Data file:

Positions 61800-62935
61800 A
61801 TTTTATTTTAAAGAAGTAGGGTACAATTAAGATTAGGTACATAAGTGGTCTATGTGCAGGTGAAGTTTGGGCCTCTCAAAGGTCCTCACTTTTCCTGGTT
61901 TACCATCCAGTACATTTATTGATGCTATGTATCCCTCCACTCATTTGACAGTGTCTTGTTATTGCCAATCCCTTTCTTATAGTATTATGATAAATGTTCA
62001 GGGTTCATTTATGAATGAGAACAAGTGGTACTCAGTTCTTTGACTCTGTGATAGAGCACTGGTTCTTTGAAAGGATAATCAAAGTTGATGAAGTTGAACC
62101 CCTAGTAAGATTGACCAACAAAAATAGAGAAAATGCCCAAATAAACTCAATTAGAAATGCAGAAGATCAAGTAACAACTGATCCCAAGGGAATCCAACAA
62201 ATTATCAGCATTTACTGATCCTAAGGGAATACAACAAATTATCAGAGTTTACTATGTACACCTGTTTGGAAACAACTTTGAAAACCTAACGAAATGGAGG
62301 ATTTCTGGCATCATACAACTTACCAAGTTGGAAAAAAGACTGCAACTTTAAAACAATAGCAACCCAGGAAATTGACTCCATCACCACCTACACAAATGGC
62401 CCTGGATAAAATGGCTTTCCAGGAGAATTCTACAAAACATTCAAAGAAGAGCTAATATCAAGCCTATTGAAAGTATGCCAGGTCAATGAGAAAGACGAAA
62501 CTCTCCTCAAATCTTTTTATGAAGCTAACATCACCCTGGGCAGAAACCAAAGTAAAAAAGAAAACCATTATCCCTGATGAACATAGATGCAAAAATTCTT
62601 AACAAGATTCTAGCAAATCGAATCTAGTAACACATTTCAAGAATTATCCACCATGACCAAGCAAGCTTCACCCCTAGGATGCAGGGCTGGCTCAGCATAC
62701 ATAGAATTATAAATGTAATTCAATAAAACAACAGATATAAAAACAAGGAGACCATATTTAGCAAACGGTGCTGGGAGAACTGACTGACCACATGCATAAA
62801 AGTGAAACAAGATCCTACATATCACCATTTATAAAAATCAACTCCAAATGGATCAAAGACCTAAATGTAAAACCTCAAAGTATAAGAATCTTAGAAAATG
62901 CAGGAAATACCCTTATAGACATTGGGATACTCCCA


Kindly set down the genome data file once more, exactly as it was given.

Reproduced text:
Positions 61800-62935
61800 A
61801 TTTTATTTTAAAGAAGTAGGGTACAATTAAGATTAGGTACATAAGTGGTCTATGTGCAGGTGAAGTTTGGGCCTCTCAAAGGTCCTCACTTTTCCTGGTT
61901 TACCATCCAGTACATTTATTGATGCTATGTATCCCTCCACTCATTTGACAGTGTCTTGTTATTGCCAATCCCTTTCTTATAGTATTATGATAAATGTTCA
62001 GGGTTCATTTATGAATGAGAACAAGTGGTACTCAGTTCTTTGACTCTGTGATAGAGCACTGGTTCTTTGAAAGGATAATCAAAGTTGATGAAGTTGAACC
62101 CCTAGTAAGATTGACCAACAAAAATAGAGAAAATGCCCAAATAAACTCAATTAGAAATGCAGAAGATCAAGTAACAACTGATCCCAAGGGAATCCAACAA
62201 ATTATCAGCATTTACTGATCCTAAGGGAATACAACAAATTATCAGAGTTTACTATGTACACCTGTTTGGAAACAACTTTGAAAACCTAACGAAATGGAGG
62301 ATTTCTGGCATCATACAACTTACCAAGTTGGAAAAAAGACTGCAACTTTAAAACAATAGCAACCCAGGAAATTGACTCCATCACCACCTACACAAATGGC
62401 CCTGGATAAAATGGCTTTCCAGGAGAATTCTACAAAACATTCAAAGAAGAGCTAATATCAAGCCTATTGAAAGTATGCCAGGTCAATGAGAAAGACGAAA
62501 CTCTCCTCAAATCTTTTTATGAAGCTAACATCACCCTGGGCAGAAACCAAAGTAAAAAAGAAAACCATTATCCCTGATGAACATAGATGCAAAAATTCTT
62601 AACAAGATTCTAGCAAATCGAATCTAGTAACACATTTCAAGAATTATCCACCATGACCAAGCAAGCTTCACCCCTAGGATGCAGGGCTGGCTCAGCATAC
62701 ATAGAATTATAAATGTAATTCAATAAAACAACAGATATAAAAACAAGGAGACCATATTTAGCAAACGGTGCTGGGAGAACTGACTGACCACATGCATAAA
62801 AGTGAAACAAGATCCTACATATCACCATTTATAAAAATCAACTCCAAATGGATCAAAGACCTAAATGTAAAACCTCAAAGTATAAGAATCTTAGAAAATG
62901 CAGGAAATACCCTTATAGACATTGGGATACTCCCA